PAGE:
Cascais is considered a coastal resort area in Portugal, located just west of Lisbon. A traditional fishing town that has grown in popularity by tourists and is widely known for its sandy beaches, busy marina, abundant seafood restaurants, and relaxing atmosphere. Historically, the town of Cascais was made as a popular seaside destination in the 1870s when King Luis I of Portugal and his Royal court made the seaside fishing town it's summer residence. The town showcases beautiful renaissance architectural sights dating back to the 17th century, such as the Palácio dos Condes de Castro Guimarães, Palacete Seixas, Casa Lencastre, or Casa de Santa Maria. The coastline of Cascais is home to about 17 beaches to delight in, the most popular destinations being Guincho Beach and Carcavelos Beach, where most surfers are drawn to due to amazing waves! Cascais is the perfect place to get away from the big city, whether it be a weekend escape, or an upcoming property investment by the seaside. 5 Reasons to Buy Property in Cascais
The region of Tavira is eastern Algarve’s jewel! The city boasts a rich past, interesting tourist attractions, and beautiful sandy beaches. Tavira is a perfect holiday destination and just as pleasant as the surrounding lively cities. Tavira has a beautiful historic background as it was once an important Moorish trading town and later became a major port, in the 14th century. Along the historic sights, there are plenty of riverside walks, lively streets full of restaurants and cafes and splendid plazas.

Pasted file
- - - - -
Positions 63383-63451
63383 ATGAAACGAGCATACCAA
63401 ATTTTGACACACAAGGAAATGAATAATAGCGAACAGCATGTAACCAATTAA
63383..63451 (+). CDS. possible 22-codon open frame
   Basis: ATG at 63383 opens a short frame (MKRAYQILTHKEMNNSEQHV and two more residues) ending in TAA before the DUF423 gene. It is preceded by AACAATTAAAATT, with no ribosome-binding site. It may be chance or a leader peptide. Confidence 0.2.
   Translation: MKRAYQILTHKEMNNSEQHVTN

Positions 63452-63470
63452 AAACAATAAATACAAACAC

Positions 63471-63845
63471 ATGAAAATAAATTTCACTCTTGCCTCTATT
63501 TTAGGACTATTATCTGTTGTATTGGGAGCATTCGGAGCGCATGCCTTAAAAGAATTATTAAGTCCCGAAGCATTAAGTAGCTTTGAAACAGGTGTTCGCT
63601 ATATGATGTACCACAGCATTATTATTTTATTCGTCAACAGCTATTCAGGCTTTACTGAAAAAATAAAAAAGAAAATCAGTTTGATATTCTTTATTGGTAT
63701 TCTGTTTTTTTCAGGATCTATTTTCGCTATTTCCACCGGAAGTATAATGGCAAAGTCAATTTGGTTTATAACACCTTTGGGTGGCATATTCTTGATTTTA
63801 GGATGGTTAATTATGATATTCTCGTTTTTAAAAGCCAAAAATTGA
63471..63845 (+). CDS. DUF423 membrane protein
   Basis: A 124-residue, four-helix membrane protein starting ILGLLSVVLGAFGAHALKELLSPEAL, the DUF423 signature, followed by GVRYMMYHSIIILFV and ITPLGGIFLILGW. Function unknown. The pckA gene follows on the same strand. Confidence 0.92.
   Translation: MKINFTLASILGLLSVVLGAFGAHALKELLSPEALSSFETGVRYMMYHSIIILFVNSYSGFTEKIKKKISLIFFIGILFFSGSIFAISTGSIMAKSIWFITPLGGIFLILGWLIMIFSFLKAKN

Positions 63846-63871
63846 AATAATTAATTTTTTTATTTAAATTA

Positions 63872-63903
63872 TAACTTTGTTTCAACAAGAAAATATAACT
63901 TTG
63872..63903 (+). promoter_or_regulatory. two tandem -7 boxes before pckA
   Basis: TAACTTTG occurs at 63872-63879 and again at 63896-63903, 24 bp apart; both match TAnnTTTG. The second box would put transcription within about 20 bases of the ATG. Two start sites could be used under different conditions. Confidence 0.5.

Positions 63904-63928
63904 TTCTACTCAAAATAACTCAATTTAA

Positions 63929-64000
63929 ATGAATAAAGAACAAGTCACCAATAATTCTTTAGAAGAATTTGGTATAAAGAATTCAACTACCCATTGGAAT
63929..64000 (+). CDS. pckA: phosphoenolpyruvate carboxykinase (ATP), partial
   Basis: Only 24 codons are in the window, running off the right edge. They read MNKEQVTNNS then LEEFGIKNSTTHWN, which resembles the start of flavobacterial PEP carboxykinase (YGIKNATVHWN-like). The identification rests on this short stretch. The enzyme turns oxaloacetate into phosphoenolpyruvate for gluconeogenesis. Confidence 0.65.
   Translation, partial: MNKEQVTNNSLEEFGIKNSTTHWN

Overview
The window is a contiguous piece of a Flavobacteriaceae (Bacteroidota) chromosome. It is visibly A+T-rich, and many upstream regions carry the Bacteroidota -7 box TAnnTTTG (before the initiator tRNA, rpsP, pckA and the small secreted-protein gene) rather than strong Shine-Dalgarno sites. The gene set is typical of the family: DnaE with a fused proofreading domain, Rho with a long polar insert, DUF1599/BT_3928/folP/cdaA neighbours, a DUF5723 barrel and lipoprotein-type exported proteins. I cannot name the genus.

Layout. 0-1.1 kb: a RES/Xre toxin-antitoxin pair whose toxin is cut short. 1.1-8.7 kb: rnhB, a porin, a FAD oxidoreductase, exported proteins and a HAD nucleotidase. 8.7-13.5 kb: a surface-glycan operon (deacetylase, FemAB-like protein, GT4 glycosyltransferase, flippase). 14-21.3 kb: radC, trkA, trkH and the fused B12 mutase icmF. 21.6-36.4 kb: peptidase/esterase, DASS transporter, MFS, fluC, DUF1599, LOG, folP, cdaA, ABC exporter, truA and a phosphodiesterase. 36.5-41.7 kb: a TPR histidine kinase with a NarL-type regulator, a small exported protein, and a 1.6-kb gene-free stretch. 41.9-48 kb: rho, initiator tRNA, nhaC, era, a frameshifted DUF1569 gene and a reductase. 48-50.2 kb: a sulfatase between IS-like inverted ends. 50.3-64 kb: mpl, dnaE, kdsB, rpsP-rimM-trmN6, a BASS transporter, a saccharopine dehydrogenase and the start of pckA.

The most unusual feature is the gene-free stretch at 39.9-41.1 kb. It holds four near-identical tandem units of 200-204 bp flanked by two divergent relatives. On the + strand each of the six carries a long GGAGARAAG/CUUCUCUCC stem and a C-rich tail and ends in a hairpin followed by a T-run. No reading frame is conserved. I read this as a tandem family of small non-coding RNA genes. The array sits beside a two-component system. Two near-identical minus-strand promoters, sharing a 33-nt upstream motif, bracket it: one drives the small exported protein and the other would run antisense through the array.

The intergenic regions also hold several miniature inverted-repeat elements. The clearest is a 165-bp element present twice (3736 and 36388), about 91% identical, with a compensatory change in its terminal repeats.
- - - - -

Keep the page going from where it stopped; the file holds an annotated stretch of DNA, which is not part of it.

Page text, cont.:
Located within 400 and 700 meters above sea level, Viseu, in the centre of Portugal, is a must-visit Portuguese city. It is surrounded by mountains and crossed by the rivers of Vouga and Dão, where the acclaimed wines of the region get their unique character. With a vast historical heritage, the city was populated by different cultures through times, including the Romans, Subs, Visigoths and Moors. Viriathus, the rebel leader of the Lusitanians who resisted the Roman expansion, is believed to have lived and fought in Viseu. Viseu is also home to landmarks of sacred art and religious architecture. The numerous churches that adorn the historic centre, such as Viseu’s Cathedral and the Misericórdia Church, are magnificent. Although known to be built in grey stone, the city conveys a fresh and harmonious feel, due to its large green spaces. Viseu baths are also one of the city’s main attractions, drawing holidaymakers every year to spend some refreshing days. The city is also a cultural centre, home to the nationally acclaimed Grão Vasco Museum and a pole of national universities, including the Catholic University of Portugal.